Following Landsat and SPOT, other earth-observing satellite programs proliferated. Several are sponsoreded by international governments while others are now operated by private industry. Some spacecraft supported exclusively, or primarily, radar sensors. (These are considered again on page I-25 (two pages hence) and in more detail on page 8-7.)
The European Space Agency (ESA) sent two missions, ERS-1 in March, 1991 and ERS-2 in April, 1995 with radar systems. Here is the ERS-1 spacecraft and a scene (southern coast of Finland) it acquired:
Envisat is an ESA satellite that has both wide and medium angle viewing sensors as well as radar. The satellite looks like this and has these instruments: Envisat home page
The ASAR radar on Envisat imaged the east coast of Sri Lanka shortly after the massive tsunami struck in December, 2004 (see second page of Overview):
Starting in the mid 1980s, the Soviet Union (and now Russia) entered the world arena with an Earth-observing satellite program available on the open market. Prior to that, the USSR had the largest 'competitive' space program next to the U.S.'s. Most of its unmanned satellite programs had primarily military surveillance and support objectives. The first surveillance system was Zenit-2, launched in 1961. Some data were released but the bulk were kept secret, with the data used internally within the Soviet Union. The earth-observing programs evolved from some of these earlier satellite missions. A simplified chain of missions leading to these programs begins with the Meteor Series (meteorological) --> Okean Series (oceanographic) --> Salyut/Almaz series --> ResursF1 and F2 series --> Resurs-O --> Resurs-F (these are not progressive but overlap). We will only consider a few of these in the next paragraphs. To get more insight, log on to these websites:Soviet/Russian space systems and Soviet and Russian earth observation systems. We will not show any results from the Meteor, Okean and Almaz series here. Consult these sites for descriptions and a few images.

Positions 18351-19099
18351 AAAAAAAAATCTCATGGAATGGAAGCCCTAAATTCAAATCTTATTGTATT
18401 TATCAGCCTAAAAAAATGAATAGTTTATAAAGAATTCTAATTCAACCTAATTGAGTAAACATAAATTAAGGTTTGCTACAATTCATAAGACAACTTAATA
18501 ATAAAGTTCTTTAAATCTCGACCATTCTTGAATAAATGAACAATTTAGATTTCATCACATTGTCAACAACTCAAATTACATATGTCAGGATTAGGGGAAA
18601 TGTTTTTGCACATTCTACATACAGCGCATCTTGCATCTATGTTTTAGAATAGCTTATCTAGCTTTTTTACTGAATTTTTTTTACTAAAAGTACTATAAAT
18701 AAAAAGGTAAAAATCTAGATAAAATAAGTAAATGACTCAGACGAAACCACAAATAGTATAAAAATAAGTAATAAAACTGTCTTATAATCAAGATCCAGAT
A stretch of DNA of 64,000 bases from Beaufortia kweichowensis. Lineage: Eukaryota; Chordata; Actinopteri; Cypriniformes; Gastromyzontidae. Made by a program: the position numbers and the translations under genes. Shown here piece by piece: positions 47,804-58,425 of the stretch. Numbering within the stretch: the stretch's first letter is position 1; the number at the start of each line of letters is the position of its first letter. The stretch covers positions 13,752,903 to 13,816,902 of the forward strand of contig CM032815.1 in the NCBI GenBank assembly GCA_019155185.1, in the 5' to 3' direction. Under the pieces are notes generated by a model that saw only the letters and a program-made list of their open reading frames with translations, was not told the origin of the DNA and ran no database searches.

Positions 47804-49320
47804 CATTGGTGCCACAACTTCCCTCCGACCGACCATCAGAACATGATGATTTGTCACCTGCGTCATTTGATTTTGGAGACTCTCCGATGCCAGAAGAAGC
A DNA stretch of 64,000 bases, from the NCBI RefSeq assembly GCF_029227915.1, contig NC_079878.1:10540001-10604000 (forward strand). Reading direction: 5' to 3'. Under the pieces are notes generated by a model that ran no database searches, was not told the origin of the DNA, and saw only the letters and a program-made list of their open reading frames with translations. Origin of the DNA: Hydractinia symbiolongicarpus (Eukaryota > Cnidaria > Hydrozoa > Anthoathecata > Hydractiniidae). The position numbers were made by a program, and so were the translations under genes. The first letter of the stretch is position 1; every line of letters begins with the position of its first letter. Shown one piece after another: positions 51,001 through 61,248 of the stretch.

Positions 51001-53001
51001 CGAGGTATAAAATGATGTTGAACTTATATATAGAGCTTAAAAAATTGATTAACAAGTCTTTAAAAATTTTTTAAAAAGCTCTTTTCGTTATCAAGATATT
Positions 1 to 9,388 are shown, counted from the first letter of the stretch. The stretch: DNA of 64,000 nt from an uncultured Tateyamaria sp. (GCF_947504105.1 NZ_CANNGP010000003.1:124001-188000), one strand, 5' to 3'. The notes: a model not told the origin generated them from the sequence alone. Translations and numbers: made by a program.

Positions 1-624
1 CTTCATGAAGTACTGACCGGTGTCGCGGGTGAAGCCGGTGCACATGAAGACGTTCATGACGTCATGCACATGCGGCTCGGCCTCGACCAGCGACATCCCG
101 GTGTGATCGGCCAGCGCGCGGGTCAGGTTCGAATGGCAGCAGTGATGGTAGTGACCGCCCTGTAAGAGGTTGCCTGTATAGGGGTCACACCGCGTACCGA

The Resurs (also presented as RESURS) program has a long history. We will simplify it, mentioning only a few aspects. The Resurs F series has operated for more than 40 years - most of this time for military purposes. These spacecraft were about 7 meters long, as shown here